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which, so far as he knew, had existed from time immemorial, is a laudable one. To some such feeling as this, handed down through generations, do we owe the preservation of most, if not all, of these monuments of a bygone age. Unintelligent and unreasoning it may be, but worthy of respect for its results.

The similarity of ornament on the angles of this stone, and a certain likeness in outline and general character between it and the Llandough Cross, given in Professor Westwood's Lapidarium Walliæ, indicate an identity of purpose at any rate, if not of date and origin.

In the absence of any direct evidence of the age of this monument, or historic reference to it, an opinion upon the subject can only be stated with considerable diffidence. From the general character of the ornamentation as compared with that of other like monuments whose age is better known, and also from the negative evidence given below, I am disposed to assign the earlier part of the eleventh century as the probable date of its erection. In the Liber Landavensis (p. 531) is chronicled the grant of the church of St. Bridget, and certain lands therewith, by Cadwallaun, son of Gwriad, to Joseph, Bishop of Llandaff; and in the statement of the boundaries of these lands mention is made of this spring or well under the name of the “fountain Liss”; but no reference whatever to any cross, as it is reasonably to be supposed would have been had such a monument existed at the time of the gift. The silence of the chronicle in this respect, I think, justifies the assumption that the cross did not exist at the date of the grant. I also infer, from the mention of this fountain by name, that it was one of acknowledged repute ; was, in fact, one of those wells or holy springs around which centred many of the Christian observances of a primitive people; perhaps accredited with healing properties, and therefore held in high esteem and veneration. This granted, what would be more likely than that the Bishop to whom this church and fountain and land were given should signalise the accession of so im

portant an addition to the church by the erection of a Christian symbol such as this, to mark in a twofold manner the sanctity of the spot, and witness its dedication to the see he represented ? For this reason am I disposed to consider this cross as the work of Bishop Joseph, who held the see of Llandaff from A.D. 10221046; and if not by him, by his immediate successor, Herewald, in the earlier years of his episcopate ; for in the later years the architectural form and ornament began to experience the change consequent upon the introduction and spread of Romanesque feeling and design by which the earlier Celtic (commonly called “Runie”) ornamentation was supplanted, and of which this monument is an example.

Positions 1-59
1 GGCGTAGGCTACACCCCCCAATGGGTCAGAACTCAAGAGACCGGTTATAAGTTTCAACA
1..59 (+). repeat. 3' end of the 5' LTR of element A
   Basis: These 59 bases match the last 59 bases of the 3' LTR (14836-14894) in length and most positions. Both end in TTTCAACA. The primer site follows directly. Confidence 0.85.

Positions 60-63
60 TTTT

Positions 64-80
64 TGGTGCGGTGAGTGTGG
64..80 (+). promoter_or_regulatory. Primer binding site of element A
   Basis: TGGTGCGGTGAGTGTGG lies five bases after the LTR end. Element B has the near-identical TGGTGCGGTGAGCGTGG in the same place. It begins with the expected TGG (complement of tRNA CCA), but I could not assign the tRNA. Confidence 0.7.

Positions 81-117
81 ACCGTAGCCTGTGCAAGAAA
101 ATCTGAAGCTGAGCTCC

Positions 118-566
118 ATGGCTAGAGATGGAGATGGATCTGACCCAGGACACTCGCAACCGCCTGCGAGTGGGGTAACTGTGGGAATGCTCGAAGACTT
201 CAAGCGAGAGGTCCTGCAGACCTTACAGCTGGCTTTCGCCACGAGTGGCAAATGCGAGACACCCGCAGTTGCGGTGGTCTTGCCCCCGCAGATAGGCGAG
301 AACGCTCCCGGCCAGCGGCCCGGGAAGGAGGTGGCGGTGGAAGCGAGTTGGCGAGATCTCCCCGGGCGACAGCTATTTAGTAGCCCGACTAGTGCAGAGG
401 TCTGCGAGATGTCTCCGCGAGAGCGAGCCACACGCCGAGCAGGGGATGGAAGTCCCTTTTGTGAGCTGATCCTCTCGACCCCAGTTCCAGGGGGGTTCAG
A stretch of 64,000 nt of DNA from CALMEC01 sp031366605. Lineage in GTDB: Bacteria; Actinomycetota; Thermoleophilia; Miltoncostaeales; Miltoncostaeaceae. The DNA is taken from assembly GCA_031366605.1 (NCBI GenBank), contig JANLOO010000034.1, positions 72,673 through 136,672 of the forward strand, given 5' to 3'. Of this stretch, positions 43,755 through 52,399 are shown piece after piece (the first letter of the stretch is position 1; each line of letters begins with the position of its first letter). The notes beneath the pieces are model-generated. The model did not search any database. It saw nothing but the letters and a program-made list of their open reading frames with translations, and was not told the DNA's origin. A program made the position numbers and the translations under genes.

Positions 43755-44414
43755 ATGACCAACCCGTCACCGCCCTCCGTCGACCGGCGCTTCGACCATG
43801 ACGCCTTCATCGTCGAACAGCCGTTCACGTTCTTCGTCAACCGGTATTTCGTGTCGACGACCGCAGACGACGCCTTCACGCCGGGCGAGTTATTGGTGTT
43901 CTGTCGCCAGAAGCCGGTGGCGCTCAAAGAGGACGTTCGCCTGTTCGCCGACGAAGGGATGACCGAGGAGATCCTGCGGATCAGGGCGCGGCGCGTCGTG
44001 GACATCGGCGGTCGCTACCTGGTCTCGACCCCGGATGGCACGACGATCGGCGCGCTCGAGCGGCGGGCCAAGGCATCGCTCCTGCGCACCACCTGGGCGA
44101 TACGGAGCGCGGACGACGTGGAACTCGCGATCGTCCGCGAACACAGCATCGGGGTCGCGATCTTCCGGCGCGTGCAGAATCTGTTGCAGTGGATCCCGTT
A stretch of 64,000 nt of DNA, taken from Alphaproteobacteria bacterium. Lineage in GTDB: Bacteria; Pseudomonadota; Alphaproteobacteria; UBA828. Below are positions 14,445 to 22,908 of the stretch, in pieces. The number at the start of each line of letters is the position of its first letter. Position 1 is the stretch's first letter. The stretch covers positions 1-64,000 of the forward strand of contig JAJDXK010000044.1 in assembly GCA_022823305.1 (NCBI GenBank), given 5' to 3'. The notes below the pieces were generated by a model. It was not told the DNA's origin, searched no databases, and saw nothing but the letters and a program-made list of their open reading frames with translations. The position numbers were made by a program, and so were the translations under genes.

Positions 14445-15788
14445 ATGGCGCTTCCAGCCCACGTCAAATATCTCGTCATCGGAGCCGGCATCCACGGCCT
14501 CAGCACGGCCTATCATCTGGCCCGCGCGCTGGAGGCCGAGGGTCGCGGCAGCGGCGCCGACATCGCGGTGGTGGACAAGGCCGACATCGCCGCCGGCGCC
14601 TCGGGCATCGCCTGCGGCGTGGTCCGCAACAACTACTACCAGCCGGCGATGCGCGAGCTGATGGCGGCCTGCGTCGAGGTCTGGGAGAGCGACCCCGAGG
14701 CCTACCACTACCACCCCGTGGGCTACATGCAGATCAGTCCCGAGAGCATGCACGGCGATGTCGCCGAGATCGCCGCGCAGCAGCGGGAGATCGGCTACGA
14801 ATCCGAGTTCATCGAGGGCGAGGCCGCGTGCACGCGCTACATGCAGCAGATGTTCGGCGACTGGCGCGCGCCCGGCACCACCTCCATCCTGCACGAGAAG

The well itself (shown on the left of the sketch) is a rudely and massively walled enclosure domed over with large, flat, overlying stones, but bearing no especial indication in its masonry of the antiquity claimed for it. It is situated at some considerable distance from any house, and still shows signs of that periodical whitewashing so prevalent in Wales : a custom in this instance curiously suggestive of the stately and impressive ceremony of “ blessing the wells” practised by the mediæval church, and the still earlier observances enjoined by the laws of Cnut and the canons of Edgar and Anselm.

Let us hope the attention now drawn to the significance of this most interesting relic may rescue it from its present undeserved purpose of a “ rubbing-post", and lead to its restoration to the position originally occupied, which will, I think, be found in the large bank of earth and stones above the well ; and so one more landmark of the pious zeal of the early Christian fathers may the better remain to teach the same old lesson to us and ages and peoples yet to come.

G. E. R.





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BAKER OF ABERGAVENNY. Sir,- The following notes on the pedigree of this family in connection with the town of Abergavenny and the Herbert Chapel, were compiled at the suggestion of your Local Secretary, in view of the Annual Meeting of the Association in 1876, and are now placed at your service.

Without going back to the time of Owen Glyndwr and others, through whom we claim descent, I will begin with my ancestor, Richard Baker, after whom I am named. He was born in the

year 1497, and died in the year 1551, and is commemorated by a curious brass in the Herbert Chapel erected by his son William Baker; and in the same brass and same inscription is also commemorated a son of William Baker's also named Richard, which makes the inscriptiou somewhat difficult to make out. The inscription is in Latin, and the translation is somewhat as follows : “To Richard Baker, his father, and a son of the same name. To the father, once a burgess of this town. To a son in later times his likeness, having 4TH SER., VOL. VIII.


departed this life in peace ; the former aged 54, on the 7th January 1551;

the latter, 7 Oct., aged 41, and in the year of our salvation, 1598. To both. To the father of a numerous family, who deserved well of his country, William Baker, with the respect due from a son to his father, and with the greatest affection for his son, hoping to be partaker of the same happiness in the resurrection of the just, among the eternal spirits in the kingdom of Heaven; intending for himself a tomb between them, being full of years, and wearied of anxiety. Because of his grief for a renowned father and his son, he has placed and dedicated this, such as it is, sacred to their memory." Then follows a Latin verse.